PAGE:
# profiles. `thin` tells it to only keep every tenth sample from each chain
# when computing the profiles. It takes some skill to spot when the Markov
# chains have settled down (and hence what to set `burn` to). See the
# documentation on `sample_hyperparameter_posterior` for more details.
y_grad_y_star, std_y_grad_y_star = gp.predict(
scipy.concatenate((X_star, X_star)),
n=scipy.concatenate((scipy.zeros_like(X_star), scipy.ones_like(X_star))),
use_MCMC=True,
nsamp=200,
burn=100,
thin=10,
plot_posterior=True,
plot_chains=True
)
gptools.univariate_envelope_plot(
X_star,
y_grad_y_star[:len(X_star)],
std_y_grad_y_star[:len(X_star)],
label='core, heteroscedastic noise, MCMC',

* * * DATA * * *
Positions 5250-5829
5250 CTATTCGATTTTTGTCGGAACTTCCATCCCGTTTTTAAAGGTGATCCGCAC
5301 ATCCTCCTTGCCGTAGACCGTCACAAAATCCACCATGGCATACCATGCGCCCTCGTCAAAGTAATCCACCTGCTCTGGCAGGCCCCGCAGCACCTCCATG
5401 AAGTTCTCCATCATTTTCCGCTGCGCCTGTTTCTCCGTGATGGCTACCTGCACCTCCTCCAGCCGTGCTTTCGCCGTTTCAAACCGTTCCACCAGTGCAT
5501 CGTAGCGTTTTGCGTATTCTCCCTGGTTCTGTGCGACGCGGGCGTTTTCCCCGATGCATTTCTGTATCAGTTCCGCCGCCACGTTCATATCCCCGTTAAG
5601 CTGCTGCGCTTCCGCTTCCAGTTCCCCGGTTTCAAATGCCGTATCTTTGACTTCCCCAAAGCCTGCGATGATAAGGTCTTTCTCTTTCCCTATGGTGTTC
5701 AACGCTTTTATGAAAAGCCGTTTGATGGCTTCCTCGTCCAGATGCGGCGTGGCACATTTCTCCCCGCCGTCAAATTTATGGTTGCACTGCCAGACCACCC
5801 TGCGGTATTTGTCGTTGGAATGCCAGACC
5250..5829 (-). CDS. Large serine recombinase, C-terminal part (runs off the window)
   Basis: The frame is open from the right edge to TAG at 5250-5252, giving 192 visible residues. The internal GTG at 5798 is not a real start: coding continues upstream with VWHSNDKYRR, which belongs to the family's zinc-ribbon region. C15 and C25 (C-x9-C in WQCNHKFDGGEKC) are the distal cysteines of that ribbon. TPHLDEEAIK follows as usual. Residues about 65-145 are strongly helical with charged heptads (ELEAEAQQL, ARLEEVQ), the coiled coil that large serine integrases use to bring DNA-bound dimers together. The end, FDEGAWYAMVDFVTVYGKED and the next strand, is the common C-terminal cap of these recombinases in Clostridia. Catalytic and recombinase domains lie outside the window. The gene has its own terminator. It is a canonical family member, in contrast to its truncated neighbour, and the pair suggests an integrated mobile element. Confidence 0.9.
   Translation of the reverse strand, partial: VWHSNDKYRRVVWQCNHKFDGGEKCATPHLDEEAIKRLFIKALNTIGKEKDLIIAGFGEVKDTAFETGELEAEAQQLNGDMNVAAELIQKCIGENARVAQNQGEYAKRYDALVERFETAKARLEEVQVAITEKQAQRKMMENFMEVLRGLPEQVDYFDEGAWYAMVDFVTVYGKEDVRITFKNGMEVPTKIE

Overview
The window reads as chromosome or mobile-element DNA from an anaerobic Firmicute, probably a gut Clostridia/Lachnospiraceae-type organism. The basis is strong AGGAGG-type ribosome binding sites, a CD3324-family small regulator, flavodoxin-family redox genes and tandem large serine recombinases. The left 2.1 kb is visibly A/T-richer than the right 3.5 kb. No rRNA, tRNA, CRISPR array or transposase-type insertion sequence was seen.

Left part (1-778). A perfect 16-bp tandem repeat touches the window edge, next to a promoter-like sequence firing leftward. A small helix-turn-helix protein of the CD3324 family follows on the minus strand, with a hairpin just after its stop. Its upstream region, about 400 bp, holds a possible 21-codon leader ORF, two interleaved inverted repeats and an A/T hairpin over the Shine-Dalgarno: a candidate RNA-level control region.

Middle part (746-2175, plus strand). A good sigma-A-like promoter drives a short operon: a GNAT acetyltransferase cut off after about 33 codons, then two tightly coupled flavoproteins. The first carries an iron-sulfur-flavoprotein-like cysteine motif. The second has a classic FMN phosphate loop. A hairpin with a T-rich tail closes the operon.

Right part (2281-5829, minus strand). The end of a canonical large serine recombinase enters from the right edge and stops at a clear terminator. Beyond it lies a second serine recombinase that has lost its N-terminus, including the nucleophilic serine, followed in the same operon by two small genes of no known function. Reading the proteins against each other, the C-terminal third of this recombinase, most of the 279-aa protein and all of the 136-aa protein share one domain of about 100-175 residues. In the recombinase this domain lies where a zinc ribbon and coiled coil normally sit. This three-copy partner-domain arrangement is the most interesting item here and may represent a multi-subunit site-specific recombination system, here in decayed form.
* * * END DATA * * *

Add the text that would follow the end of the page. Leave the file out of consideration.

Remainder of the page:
ax=a_val
)
gptools.univariate_envelope_plot(
X_star,
y_grad_y_star[len(X_star):],
std_y_grad_y_star[len(X_star):],
label='core, heteroscedastic noise, MCMC',
ax=a_grad
)
# It is usually preferable to get the MCMC sampler tuned up and burned in first,
# then to compute the profiles as a separate step. This is accomplished as
# follows:
sampler = gp_noise.sample_hyperparameter_posterior(
nsamp=200,
burn=100,
plot_posterior=True,
plot_chains=True
)
# With the sampler already computed, the computational advantage of predicting
# the values and gradients at the same time is no longer there:
y_star, std_y_star = gp.predict(
X_star,
use_MCMC=True,
sampler=sampler,
burn=100,
thin=10
)
gptools.univariate_envelope_plot(
X_star,
y_star,
std_y_star,
label='core, inferred noise, MCMC',
ax=a_val
)
grad_y_star, std_grad_y_star = gp.predict(
X_star,
n=1,
use_MCMC=True,
sampler=sampler,
burn=100,
thin=10
)